New lower interest rates could mean owning your own investment property for as little as $33 per week. Richard Sheppard tells us how.
With many of the big banks making the decision to lower interest rates on some of their fixed rate products, it’s now become more affordable than ever to own an investment property. Most people are surprised when they learn just how little an investment property can cost them after they claim their negative gearing and depreciation tax benefits, especially now that some banks have cut their fixed interest rates by up to 0.6 percent.
Understanding negative gearing is one of the most powerful pieces of knowledge you can have as a property investor. It will reduce your fear of the unknown and provide you with a greater understanding of how you can use the concept to guide you on the path to wealth while planning for risks such as interest rate movements or tenant vacancy. Essentially, negative gearing means that if the total property costs – such as interest, rates and depreciation – are more than the rent received, the difference can be claimed on tax so that the tax returned helps to pay the costs.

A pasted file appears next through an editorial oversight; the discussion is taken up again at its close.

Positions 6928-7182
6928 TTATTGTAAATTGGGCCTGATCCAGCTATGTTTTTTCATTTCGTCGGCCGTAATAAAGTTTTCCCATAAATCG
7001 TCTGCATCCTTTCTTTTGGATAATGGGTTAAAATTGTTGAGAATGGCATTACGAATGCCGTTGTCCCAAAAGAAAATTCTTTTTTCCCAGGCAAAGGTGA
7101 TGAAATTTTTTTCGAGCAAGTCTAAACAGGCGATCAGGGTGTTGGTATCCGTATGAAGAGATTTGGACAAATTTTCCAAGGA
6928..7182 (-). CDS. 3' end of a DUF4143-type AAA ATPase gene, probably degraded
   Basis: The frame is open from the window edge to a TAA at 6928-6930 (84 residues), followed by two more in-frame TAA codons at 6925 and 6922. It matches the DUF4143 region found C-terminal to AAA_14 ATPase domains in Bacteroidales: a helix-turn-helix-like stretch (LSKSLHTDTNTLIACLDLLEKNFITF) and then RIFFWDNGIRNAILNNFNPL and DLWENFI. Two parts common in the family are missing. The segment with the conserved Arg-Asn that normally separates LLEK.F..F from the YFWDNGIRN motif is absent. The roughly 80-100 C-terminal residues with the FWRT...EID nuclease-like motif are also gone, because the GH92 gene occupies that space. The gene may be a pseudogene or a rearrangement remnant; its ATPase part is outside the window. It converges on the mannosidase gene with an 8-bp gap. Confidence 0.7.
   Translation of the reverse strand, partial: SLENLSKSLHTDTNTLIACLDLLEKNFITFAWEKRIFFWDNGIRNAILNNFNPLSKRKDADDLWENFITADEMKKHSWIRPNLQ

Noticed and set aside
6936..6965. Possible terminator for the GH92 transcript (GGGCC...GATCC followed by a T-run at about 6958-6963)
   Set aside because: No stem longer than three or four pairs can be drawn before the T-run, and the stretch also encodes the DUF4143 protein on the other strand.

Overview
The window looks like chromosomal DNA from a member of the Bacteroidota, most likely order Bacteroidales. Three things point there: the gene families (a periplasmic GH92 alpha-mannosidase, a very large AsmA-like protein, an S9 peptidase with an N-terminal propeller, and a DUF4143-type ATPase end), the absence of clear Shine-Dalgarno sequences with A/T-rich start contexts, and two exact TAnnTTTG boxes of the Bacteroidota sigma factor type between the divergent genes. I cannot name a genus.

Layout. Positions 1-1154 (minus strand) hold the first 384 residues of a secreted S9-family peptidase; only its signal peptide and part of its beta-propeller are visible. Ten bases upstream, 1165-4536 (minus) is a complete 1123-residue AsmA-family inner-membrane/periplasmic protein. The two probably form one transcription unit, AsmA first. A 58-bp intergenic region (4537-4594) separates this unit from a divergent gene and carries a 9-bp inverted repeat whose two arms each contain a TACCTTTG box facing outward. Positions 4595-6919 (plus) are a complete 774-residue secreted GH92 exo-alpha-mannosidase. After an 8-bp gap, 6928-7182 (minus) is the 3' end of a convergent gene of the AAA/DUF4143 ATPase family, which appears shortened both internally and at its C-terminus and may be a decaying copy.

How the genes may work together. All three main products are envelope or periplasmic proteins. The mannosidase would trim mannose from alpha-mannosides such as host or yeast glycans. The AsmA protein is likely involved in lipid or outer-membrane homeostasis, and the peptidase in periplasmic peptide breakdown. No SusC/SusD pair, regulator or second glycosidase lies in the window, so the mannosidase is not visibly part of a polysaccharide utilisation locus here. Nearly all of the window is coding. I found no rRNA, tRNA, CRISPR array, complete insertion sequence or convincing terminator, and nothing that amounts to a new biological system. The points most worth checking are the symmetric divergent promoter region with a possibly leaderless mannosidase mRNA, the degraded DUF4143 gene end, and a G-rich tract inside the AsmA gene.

To demonstrate this concept, let’s look at a real life scenario:
For a $500,000 property with a $50,000 deposit, $35,000 costs and a $485,000 loan, total weekly costs are:
|Interest||(at 6.59 per cent):||$565|
|Rates||($1100 per annum):||$21|
|Body Corporate||($2400 per annum):||$46|
|Agent Management Fee:||$35|
|Allowance for vacancy:||(2 weeks per annum)||$20|
|Total Cost =||$707 per week|
|Less: Rent of =||$500 per week|
|Leaves: Gross cost of||$207 per week|
This is the first tax deduction and is claimed at your marginal tax rate, assuming 38 per cent, $207 x 38 per cent = $78 tax refund per week (which can be refunded each pay day). Therefore, the net cost = $207 – $78 = $129 (this is essentially how much it would cost if the property was quite old with no depreciation benefits).
Depreciation tax benefit
The depreciation estimate for a fairly new property of this value is approximately:
$230,000 for the building claimed at 2.5 per cent per annum = $6250 per annum $35,000 for fixtures and fittings at 20 per cent reducing per annum = $7000 Yr 1, $5,600 Yr 2… This gives a total depreciation of $13,250 for the first full year = $254 per week.
This depreciation is a full tax deduction, so again with a tax rate of 38 percent, the tax refund is $254 x 38 per cent = $96 per week. Therefore the final net holding cost = $129 – $96 = $33 per week – a relatively small commitment that will go a very long way towards securing your future financial security.
Richard Sheppard is the Managing Director of inSynergy Property and Finance Solutions. inSynergy provides professional property investment advice, property market research, specialised mortgage broking services and is an accredited investment property buyers’ agent. Visit www.insynergy.net.au or phone 1300 308 808.